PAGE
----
Rain Wallace…,  in Salt Lake City, UT

Short sale contracts and tax credits.

Asked by Rain Wallace NMLS#233309, Salt Lake City, UT Thu May 6, 2010

Does anyone know when a short sale is under contract prior to April 30th with the buyer and the seller; but does not have all the banks final approvals for the sale documented by that day, will this still qualify for tax credits, if everything else fits the critera?

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Daniel Walker, Agent, Salt Lake City, UT
Thu May 6, 2010
BEST ANSWER
The IRS defers to local contract law. In Utah, a mutually agreed upon contract, in writing, signed by the parties is binding and considered to be "under contract" or "pending". The real estate purchase contract is between the seller and buyer only. The bank does not sign the contract. The bank or 3rd parties are not principals in the transaction. The short sale addendum, used in the contract creates a contingency that makes it possible for either buyer or seller to cancel at anytime before 3rd party approval. After 3rd party approval occurs, only the buyer may cancel according to the provisions on the contract. (due diligence deadline, etc). The 3rd party can refuse approval which in most cases will cause the contract to fail. To qualify for the tax credit, the buyer must be under contract by April 30, 2010 and must close on the same property by June 30, 2010. A backup offer or 2nd position offer is not considered to be "under contract".

Dan Walker
Walker Realty
Broker/Owner
Salt Lake City UT
CRS, ABR, GRI, CNHS, e-PRO
http://www.athomeutah.com
http://www.therealestatereportcard.com
801-288-2260
0 votes
Debbi Love, Agent, Midvale, UT
Thu Jun 3, 2010
Thanks Tara and Dan...that was exactly my point before. If the contract closes, it was executed and it was obviously binding...who can argue with that? If it doesn't close, it doesn't matter.
0 votes
Tara-Nicholle…, Agent, Alameda, CA
Sun May 16, 2010
I happen to agree that the contract is binding at the time buyer and seller sign it, though contingent on the bank's approval, from a contract law perspective.

HOWEVER, from a more practical perspective, my experience with clients collecting the tax credit leads me to believe that if you have a deal where the buyer's qualify for the credit based on being first timers, income, etc., the sale closes by June 30th, and the contract is dated by April 30th - the IRS is highly, highly unlikely to reject the credit on grounds that the contract was not binding if all else is met. As a matter of fact, the IRS does not request to see any sort of approval letter from the bank, and the short sale contract does not have a place for the bank to sign, so on a contract that was executed by the parties by the deadline but did not have bank approval by that time, there's nothing "missing" from the contract that would render this an issue.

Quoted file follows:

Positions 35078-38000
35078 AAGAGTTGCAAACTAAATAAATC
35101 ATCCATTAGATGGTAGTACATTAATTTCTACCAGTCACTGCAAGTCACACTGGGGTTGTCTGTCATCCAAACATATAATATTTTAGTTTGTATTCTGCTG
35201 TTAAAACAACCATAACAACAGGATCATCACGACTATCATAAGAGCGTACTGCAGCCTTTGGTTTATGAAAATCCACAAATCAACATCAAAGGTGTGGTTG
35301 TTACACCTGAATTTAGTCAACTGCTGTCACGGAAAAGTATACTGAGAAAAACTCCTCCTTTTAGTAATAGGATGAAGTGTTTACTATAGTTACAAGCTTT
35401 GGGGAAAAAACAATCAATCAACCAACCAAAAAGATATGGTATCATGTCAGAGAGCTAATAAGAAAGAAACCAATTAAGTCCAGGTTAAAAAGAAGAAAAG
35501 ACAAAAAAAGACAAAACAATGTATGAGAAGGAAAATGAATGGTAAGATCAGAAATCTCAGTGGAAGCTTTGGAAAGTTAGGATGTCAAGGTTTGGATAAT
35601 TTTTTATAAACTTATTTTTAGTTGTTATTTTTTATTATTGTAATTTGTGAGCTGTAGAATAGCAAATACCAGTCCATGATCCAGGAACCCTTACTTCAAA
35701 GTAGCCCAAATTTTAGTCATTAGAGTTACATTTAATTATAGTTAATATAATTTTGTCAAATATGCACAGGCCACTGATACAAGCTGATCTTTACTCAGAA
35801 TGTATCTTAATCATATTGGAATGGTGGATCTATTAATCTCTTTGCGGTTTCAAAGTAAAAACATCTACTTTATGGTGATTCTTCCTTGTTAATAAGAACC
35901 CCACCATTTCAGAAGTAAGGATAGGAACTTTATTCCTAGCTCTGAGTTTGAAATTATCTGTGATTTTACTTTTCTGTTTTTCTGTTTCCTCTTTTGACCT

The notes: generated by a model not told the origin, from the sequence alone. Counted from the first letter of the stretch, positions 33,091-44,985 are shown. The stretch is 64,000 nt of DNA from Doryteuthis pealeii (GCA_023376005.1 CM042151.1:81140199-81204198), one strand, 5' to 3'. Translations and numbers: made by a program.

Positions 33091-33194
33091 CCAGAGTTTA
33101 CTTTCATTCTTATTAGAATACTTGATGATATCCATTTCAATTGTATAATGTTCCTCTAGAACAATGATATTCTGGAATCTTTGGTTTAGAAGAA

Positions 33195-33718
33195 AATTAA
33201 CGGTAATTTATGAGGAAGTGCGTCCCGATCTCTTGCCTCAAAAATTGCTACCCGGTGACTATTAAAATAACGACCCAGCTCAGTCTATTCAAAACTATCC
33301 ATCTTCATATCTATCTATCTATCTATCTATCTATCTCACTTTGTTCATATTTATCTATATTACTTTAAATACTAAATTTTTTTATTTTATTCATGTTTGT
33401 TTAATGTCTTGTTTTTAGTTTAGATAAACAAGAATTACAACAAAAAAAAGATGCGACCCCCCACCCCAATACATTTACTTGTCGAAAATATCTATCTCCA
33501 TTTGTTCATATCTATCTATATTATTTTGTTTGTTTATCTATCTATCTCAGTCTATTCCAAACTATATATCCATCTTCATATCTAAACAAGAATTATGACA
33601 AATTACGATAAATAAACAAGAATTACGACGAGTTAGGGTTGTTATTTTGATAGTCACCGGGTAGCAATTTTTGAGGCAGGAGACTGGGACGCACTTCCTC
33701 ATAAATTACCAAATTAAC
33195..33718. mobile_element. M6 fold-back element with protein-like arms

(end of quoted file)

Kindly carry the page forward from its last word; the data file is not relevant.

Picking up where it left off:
That said, the IRS does audit claims of the tax credit A LOT, but less now that they are requiring the HUD-1 to be submitted with the tax return. The fraud cases tend to be around people who didn't meet the guidelines for qualifying as a first-timer or a move-up owner who has lived in their home for the requisite period, or people who simply never actually bought a house (i.e., never closed escrow).

And here's the other thing - buyers who want the credit, in general, should be referred to their CPAs for a definitive opinion about whether they qualify! Sounds like that's the route you ended up taking, Rain, and wisely so.
0 votes
Daniel Walker, Agent, Salt Lake City, UT
Fri May 7, 2010
Well, this is certainly turning into quite the exercise. Let me attempt to address this question first.

1. Lauren asks....Do you consider a listing to be "under contract" when you have an offer submitted to the bank (prior to approval)? Dan says "No. I don't consider it to be under contract." Well, why not? (a reader or Lauren might ask....LOL!). Well, the answer is twofold. part a, if you will....When a property goes under contract and the status gets changed on the MLS to under contract, it disappears from the public view. According to rules and ethics from the National Association of REALTORS and the local MLS, the seller can no longer market the property to anyone else once they have engaged a buyer and accepted a binding contract. Even though the contract may still have some contingencies, it's status is updated or changed to "under contract" and removed from further public consideration. Because of the volatility and uncertainty involved in selling AND buying a property where the seller is attempting one or more short payoffs to one or more entitites, the National Association of REALTORS has ruled that

a. A seller may be under contract with only one buyer at a time(hence the recent creation of the Backup position short sale addendum).
b. Because the outcome and time-frame of a short sale is so unpredictable, the NAR says the seller or buyer may cancel their contract at any time prior to 3rd party approval AND that the seller has the right to continue to market the property AND seek other offers. so.....
b. The property could not be updated to the under contract status because the seller has the right to still market the property and accept other offers! The seller could not continue to market the property if the property were under contract.

Caveat 1:.....the seller, if (he or she or they) chose, could tell the agent to place the property under contract, and cease to show it or take any more offers!
Caveat 2: the seller could cancel any offer at anytime in order to place a better offer that was accepted in backup position in first position. (more agents should urge their seller to do this). translated...more agents should uphold their fiduciary to the seller better than they do and those agents know exactly who I'm talking to....